Published: Mon, May 28, 2018
Global | By Marsha Munoz

Prime minister, abortion rights groups claim win in Ireland

Prime minister, abortion rights groups claim win in Ireland

Anne Milton, the skills minister and former deputy chief whip, became the latest to back a free vote in the House of Commons after Ireland voted to allow women access to abortions this weekend.

He campaigned for the change, which he said represented the compassionate choice for women forced to travel to England for terminations or taking unregulated abortion pills.

As a result, Irish women would wished to terminate their pregnancies had to seek illegal options within the country - at the risk of being thrown in jail for 14 years - or travel overseas.

Orla O'Connor, chair of the campaign, said: "The people have spoken".

The final results of Friday's referendum showed 66.4 percent voted for removing the constitutional ban, while 33.6 voted against. About 723,000 voters wanted to retain the ban. "We're really a tiny place, there's not that many of us and we can only shout loud now". Illegal abortions could be punished with up to 14 years in prison.

Yes Campaign Ireland
Prime minister, abortion rights groups claim win in Ireland

The Irish Times exit poll showed overwhelming majorities in all age groups under 65 voted for change, including nearly nine in every 10 voters under the age of 24.

Earlier, the No campaigners conceded defeat. But in a landslide, Irish voters rejected the amendment.

Support came not only from major cities like Dublin but rural areas.

With the vote making newspaper frontpages across the world, French President Emmanuel Macron wrote on Twitter that "Ireland has once again made history". But he said the vote must be respected. Though votes were still be be counted on Saturday afternoon, but the Yes campaign's lead was insurmountable after already having performed well in exit polls on Friday.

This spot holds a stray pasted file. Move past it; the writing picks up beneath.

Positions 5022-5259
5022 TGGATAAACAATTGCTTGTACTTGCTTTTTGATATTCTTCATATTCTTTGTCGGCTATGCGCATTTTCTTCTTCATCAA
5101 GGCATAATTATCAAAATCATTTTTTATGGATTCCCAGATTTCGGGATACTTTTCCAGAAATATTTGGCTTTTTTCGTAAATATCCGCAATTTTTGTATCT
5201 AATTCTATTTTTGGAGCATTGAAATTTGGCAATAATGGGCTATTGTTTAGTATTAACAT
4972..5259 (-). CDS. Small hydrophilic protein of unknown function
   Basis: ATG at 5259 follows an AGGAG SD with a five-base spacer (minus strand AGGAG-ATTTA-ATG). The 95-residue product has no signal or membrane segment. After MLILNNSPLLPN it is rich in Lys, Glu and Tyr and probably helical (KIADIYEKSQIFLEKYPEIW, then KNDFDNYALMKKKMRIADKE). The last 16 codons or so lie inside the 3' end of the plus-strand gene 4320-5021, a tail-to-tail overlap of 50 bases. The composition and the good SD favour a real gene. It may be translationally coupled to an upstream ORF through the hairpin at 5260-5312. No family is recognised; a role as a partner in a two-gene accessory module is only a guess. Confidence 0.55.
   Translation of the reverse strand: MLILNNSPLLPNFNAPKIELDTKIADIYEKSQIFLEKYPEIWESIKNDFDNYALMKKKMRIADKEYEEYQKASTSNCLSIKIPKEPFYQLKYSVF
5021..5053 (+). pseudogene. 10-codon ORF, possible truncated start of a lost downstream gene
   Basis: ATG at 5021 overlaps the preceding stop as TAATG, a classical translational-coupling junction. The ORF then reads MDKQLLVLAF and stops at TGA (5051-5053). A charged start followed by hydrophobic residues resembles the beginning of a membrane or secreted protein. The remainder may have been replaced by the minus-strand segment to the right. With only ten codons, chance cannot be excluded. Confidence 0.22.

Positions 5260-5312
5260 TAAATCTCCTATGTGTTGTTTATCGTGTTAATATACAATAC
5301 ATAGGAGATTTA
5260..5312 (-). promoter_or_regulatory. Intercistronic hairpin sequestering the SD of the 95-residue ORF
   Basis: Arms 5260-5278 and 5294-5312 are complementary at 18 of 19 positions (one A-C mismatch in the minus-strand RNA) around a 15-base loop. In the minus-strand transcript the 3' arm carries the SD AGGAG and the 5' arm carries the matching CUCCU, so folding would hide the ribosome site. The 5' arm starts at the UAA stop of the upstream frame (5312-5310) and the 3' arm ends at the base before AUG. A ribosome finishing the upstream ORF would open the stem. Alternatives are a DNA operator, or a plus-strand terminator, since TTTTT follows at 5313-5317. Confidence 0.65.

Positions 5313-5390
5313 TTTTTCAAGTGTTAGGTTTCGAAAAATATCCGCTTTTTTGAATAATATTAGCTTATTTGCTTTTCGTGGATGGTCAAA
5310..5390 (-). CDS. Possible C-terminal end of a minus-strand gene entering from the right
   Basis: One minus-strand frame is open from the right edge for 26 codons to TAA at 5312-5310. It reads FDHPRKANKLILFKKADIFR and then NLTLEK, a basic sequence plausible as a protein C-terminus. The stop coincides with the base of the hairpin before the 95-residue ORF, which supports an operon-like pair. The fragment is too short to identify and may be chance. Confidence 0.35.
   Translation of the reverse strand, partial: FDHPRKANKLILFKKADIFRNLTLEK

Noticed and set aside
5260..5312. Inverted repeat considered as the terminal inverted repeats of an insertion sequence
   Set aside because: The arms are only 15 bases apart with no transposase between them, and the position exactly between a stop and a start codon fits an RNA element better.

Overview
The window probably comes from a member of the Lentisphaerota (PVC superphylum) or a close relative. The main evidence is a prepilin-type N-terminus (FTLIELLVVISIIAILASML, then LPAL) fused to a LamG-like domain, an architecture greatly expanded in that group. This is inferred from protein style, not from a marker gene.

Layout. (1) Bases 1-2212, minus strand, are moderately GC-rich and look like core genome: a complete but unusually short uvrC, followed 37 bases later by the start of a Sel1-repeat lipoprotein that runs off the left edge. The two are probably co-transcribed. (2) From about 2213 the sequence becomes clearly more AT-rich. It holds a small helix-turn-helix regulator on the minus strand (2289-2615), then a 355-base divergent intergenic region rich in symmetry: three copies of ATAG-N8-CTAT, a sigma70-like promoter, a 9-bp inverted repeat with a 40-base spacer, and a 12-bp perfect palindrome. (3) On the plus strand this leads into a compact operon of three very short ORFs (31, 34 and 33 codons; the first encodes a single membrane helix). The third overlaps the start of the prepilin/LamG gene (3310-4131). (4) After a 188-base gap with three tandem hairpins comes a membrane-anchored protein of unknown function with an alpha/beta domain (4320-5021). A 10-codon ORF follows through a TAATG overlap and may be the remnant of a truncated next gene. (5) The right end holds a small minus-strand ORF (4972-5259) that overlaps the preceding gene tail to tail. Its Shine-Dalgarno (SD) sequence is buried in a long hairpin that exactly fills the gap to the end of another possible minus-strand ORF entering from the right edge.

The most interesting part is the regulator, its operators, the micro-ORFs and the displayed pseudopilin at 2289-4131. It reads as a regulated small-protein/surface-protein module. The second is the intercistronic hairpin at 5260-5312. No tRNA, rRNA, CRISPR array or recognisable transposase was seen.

The leaders of Sinn Fein, the province's largest Irish nationalist party that also has a large presence in the Irish republic, held up a sign on stage saying "The North is next".

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Varadkar said the Irish legislature will now move to repeal the Eighth Amendment and enact a new abortion law by the end of the year.

Ms Ewart said that in the absence of a devolved government in Northern Ireland, the prime minister and MPs should step in to help change the law.

"Wonderful, wonderful, today is wonderful!" said 65-year-old Eileen Shields, who had been ostracised for falling pregnant outside of marriage when she was 18.

In Ireland, it's being called a quiet revolution and a victory for women.

Thousands of Irish citizens living overseas travelled home in droves to exercise their democratic right on the emotive issue.

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Mrs Halappanvar, 31, died in a hospital in Galway after doctors refused to perform an abortion as she miscarried.

The Law Commission needed to be left to do its work, and New Zealand's opinion was yet to be put to the test, Mr Little said.

Frank Gaynor, a 75-year-old retiree, said after the Mass that he never imagined the vote in favour of abortion rights would be so lopsided.

Ministers have promised to allow terminations within the first 12 weeks, subject to medical advice and a cooling-off period, and between 12 and 24 weeks in exceptional circumstances.

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